Iannis Xenakis (Ιωάννης Ιάννης Ξενάκης) (May 29, 1922 – February 4, 2001) was a Greek modernist composer, musical theoretician and architect. He is regarded as an important and influential composer of the twentieth century. His music theory book Formalized Music: Thought and Mathematics in Composition is regarded as a very important, if esoteric, work of 20th century music theory.
“By 1979, he had devised a computer system called UPIC, which could translate graphical images into musical results”, wrote Andrew Hugill in 2008. “Xenakis had originally trained as an architect, so some of his drawings, which he called ‘arborescences’, resembled both organic forms and architectural structures.” These drawings’ various curves and lines that could be interpreted by UPIC as real time instructions for the sound synthesis process. The drawing is, thus, rendered into a composition. Mycenae-Alpha was the first of these pieces he created using UPIC as it was being perfected. In 1982 Xenakis developed his Music Timbre and Cadence Scale which is used quantifying musical styles in modern music.
In conversation, Iannis Xenakis frequently distanced himself from being seen in too strict terms – like many other composers for whom method and structure were the easiest aspects of music to discuss verbally, he sees the role of such things as relative. One way to envisage this approach is that the method constitutes a thematic germ, a starting-point, and from there the normal musico-aesthetics, personal obsessions and practical considerations play their normal role in finishing and shaping the piece. Indeed from the 1970s onwards Xenakis’ use of this method became deeply assimilated into his general musical thinking and he reports in interviews from that time that the strict application of statistical processes was no longer necessary to produce the results he was looking for.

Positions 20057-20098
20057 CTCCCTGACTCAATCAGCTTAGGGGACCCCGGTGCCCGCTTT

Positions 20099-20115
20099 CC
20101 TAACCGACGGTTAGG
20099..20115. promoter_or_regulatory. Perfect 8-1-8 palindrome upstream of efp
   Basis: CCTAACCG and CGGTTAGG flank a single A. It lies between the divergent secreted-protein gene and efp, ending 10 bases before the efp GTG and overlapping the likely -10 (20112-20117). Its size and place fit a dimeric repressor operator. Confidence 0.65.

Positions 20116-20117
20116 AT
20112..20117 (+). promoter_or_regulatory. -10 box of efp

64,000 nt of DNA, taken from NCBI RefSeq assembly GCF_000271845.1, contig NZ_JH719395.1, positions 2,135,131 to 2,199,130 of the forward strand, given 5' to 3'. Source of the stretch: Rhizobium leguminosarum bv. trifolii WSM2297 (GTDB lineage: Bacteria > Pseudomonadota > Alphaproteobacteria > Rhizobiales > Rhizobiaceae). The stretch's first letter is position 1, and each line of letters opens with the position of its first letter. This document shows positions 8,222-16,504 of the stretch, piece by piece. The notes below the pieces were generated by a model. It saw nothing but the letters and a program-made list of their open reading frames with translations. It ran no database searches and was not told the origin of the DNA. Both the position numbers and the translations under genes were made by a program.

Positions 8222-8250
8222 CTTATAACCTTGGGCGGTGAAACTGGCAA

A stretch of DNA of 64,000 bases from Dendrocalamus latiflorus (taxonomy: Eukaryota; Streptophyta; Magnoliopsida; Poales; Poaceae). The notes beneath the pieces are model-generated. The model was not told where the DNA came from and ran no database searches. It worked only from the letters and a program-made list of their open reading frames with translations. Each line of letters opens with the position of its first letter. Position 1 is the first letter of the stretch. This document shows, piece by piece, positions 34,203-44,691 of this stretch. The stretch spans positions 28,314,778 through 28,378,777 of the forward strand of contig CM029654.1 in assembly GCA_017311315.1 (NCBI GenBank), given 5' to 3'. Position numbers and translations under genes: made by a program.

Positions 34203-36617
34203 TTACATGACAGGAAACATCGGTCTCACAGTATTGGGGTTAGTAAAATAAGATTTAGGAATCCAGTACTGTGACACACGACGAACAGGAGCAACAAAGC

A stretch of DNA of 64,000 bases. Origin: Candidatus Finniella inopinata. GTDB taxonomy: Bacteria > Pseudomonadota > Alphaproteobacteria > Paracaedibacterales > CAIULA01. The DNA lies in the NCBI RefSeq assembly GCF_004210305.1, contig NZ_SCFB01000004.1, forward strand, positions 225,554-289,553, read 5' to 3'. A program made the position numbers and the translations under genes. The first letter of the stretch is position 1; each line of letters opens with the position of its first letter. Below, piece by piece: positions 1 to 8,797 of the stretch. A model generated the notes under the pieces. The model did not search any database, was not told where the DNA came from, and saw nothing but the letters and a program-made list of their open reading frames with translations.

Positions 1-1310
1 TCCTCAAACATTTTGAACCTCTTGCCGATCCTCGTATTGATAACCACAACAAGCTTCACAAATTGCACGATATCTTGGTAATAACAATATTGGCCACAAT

Xenakis appeared easily bored in interviews when people attempted to take an overly simplistic view of him as ‘complex’ – the various clichés surrounding him appeared to greatly annoy him in interview and he would frequently make recourse to the wider aesthetics of music in general and the other arts, in order to contextualise his contributions to music making. In a sense his early statements about “looking at music statistically” were a response to what he saw as the mistake of placing too much emphasis on the likely benefits of applying methodology too rigorously. It is also important to note, however, that this does not constitute any true dichotomy between Xenakis and his peers – the application of single-minded rigour to composition in post-war music was relative and momentary, and as with his own work, the poetic and aesthetic significance of the gesture as a modern equivalent to programme-music, as well as the vital role played by musicality and music-editing/shaping has been widely undervalued in favour of simplistic characterisations of such music as purely intellectual.” (Source: Wikipedia)
Official website: Iannis Xenakis